Realising Value: Study-Related Support-Seeking Experiences
Supramaniam, S. (2015). Realising Value: Study-Related Support-Seeking Experiences (Thesis, Doctor of Philosophy (PhD)). University of Waikato, Hamilton, New Zealand. Retrieved from https://hdl.handle.net/10289/9283
Permanent Research Commons link: https://hdl.handle.net/10289/9283
The idea of ‘exchange’ in Service Dominant Logic’s (S-D logic) Foundational Premise (FP) 1 (service is ‘exchanged’ for service) has retained the residual transactional concept from Goods Dominant Logic (G-D logic) as the basis of understanding of service in S-D logic. This has limited the processual understanding in S-D logic; in particular, the need to understand value as a process rather than an output. This study meets that need in presenting a holistic understanding of the individual’s valuing process for S-D logic. An interdisciplinary search of literature beyond the discipline of marketing on the term ‘valuing’ was conducted in the fields of psychology, education, and systems thinking. This study investigates how students with disabilities realise value through study-related support-seeking experiences. Sixteen students with disabilities, who were enrolled in higher educational services in New Zealand, participated in this study. A phenomenographic approach was applied to understand the variations in ways that students with disabilities experienced and understood the support-seeking phenomenon. The variations and similarities in meanings were abstracted as categories of description. Four categories of description of Knowing, Understanding, Judging, and Acting represented participants’ conceptions of experiencing the support-seeking phenomenon. Each category of description outlined both the variations in meanings and the structural aspects of experiencing the phenomenon. The four categories of description were logically displayed in an outcome space - a hermeneutical spiral - to portray the different ways of experiencing the support-seeking phenomenon. The hermeneutic spiral provides a holistic understanding of the valuing process for S-D logic’s view of service as a process. Hence, value is not a perceptual state at an endpoint of time, rather it is a here-and-now snapshot ‘taking stock’ in a dynamic process. The second contribution this study makes to S-D logic relates to the processual understanding of value. In the process of valuing, the participants were experiencing and understanding the support-seeking phenomenon in relation to their mental acts, or structural awareness, at a moment of time. Thus, participants appreciate, and act upon their thoughts. This builds on the S-D logic’s Foundational Premise (FP) 10 that the beneficiary always uniquely and phenomenologically determines value. Specifically, the second contribution of this research relates directly to the insights revealed by the phenomenography method into variations in participants’ experiences of support-seeking. The research provides sound empirical support for valuing as a dynamic process, which extends the FP10 notion of value as a static valuation at a particular point in time. Along with the S-D logic contributions, this study contributes phenomenography as a research method that is little known in marketing. This method has the potential to understand the variations of individuals’ realities as experienced. The practical implication of this study adds to knowledge of support-seeking behaviour as an avenue for businesses to engage in people’s appreciation and be of service to them.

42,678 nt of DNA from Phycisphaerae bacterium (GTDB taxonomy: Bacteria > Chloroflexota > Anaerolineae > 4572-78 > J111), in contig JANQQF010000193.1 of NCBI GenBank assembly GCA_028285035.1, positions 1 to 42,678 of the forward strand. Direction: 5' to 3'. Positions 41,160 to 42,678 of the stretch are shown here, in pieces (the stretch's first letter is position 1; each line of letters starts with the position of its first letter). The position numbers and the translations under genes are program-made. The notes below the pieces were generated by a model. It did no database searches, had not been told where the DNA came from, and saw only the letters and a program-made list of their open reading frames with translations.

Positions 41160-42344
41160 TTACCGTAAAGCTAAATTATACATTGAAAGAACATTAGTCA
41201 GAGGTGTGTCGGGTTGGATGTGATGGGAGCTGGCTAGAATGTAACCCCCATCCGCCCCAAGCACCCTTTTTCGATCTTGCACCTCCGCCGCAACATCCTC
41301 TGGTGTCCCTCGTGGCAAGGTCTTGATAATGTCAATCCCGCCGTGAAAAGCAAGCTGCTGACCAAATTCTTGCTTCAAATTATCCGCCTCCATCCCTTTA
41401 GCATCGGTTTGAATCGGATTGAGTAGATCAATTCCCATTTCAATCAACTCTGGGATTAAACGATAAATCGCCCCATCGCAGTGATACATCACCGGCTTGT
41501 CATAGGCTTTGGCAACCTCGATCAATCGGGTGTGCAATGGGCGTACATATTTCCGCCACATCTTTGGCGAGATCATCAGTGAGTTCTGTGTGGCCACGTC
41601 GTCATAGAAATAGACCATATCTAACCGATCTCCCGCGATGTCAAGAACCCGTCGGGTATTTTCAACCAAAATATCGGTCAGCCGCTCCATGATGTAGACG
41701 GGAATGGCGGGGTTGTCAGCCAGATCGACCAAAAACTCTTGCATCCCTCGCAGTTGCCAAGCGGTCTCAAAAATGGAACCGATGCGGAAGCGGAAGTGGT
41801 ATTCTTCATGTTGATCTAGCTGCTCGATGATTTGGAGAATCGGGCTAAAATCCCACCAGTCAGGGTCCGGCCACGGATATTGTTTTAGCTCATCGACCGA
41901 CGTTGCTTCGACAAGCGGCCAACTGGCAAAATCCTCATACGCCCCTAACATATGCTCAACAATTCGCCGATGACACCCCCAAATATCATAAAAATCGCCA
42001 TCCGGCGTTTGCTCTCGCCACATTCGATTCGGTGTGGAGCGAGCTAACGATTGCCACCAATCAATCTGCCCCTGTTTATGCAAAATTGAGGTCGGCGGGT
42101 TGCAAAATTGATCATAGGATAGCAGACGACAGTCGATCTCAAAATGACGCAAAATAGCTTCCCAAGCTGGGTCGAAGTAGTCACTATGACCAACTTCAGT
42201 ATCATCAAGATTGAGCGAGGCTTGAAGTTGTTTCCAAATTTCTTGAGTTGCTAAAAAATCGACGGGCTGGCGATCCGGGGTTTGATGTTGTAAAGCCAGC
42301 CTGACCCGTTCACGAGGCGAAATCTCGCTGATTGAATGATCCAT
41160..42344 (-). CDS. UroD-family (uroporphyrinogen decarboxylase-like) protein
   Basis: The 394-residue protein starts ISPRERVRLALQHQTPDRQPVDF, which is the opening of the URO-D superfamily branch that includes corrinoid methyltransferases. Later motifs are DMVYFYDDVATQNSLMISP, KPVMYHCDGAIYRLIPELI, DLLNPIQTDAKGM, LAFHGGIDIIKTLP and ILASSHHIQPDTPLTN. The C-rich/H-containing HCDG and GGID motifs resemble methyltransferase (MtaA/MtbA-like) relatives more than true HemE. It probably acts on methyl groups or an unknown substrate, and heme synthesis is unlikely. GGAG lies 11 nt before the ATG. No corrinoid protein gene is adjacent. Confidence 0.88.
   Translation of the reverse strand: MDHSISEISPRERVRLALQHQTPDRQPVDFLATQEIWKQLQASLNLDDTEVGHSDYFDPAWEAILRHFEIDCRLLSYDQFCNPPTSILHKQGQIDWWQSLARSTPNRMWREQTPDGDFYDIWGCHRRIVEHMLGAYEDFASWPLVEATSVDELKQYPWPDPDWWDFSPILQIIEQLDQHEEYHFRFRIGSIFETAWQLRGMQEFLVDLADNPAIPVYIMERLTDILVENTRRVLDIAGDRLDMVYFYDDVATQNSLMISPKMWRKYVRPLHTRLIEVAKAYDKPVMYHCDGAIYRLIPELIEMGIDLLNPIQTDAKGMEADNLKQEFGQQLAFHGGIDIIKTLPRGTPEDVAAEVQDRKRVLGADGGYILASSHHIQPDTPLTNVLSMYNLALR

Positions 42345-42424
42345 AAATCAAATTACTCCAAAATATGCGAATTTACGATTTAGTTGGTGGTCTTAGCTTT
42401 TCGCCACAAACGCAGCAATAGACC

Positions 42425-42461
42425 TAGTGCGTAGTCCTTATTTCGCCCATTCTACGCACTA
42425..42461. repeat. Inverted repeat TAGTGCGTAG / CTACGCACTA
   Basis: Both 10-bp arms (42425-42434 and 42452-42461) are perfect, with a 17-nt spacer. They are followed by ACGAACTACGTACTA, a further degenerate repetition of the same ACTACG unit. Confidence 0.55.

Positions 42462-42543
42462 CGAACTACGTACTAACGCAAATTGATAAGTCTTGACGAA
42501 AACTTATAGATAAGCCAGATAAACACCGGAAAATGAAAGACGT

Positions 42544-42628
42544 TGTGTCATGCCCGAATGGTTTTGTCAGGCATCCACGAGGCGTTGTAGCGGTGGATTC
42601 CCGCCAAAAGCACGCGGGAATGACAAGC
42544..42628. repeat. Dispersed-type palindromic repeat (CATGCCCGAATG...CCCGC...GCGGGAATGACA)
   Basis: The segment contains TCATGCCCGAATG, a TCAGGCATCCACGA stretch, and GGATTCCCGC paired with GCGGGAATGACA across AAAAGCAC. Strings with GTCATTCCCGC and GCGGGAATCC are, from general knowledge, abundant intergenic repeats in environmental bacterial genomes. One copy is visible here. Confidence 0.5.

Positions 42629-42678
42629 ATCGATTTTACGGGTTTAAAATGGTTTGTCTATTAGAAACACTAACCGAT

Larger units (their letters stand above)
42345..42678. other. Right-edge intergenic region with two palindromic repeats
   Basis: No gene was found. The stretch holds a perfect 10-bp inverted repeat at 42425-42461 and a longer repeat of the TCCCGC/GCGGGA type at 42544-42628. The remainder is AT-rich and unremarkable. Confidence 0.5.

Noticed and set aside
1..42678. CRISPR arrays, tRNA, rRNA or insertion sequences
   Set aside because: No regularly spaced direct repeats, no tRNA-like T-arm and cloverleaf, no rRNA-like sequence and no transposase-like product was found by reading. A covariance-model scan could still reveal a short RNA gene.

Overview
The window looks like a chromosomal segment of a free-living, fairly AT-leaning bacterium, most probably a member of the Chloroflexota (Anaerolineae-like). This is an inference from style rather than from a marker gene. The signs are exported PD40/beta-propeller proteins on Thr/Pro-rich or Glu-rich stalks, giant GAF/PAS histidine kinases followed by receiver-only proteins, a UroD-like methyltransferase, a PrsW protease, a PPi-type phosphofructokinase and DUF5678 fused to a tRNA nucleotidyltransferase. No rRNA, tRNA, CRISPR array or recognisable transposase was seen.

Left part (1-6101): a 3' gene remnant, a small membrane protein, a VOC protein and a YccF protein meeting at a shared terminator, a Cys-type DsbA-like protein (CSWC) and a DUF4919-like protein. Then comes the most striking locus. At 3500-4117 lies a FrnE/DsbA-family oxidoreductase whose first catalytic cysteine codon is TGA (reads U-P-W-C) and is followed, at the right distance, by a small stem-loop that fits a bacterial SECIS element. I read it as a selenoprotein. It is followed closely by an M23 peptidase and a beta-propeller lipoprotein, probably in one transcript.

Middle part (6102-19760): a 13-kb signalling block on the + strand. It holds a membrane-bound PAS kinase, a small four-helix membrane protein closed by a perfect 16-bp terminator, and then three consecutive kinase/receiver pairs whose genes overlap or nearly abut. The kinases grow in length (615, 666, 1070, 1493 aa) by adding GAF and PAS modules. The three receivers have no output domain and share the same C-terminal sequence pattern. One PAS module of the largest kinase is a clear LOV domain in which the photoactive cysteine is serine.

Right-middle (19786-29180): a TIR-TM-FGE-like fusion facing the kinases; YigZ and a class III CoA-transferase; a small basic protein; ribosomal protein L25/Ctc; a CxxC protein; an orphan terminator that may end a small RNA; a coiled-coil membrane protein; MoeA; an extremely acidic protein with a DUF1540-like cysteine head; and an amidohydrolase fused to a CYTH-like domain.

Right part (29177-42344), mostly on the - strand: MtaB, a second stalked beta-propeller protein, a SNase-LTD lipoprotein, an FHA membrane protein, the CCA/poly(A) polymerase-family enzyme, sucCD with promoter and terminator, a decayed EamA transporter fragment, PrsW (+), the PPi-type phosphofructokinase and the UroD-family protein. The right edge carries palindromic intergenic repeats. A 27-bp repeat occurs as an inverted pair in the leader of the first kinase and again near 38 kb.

University of Waikato
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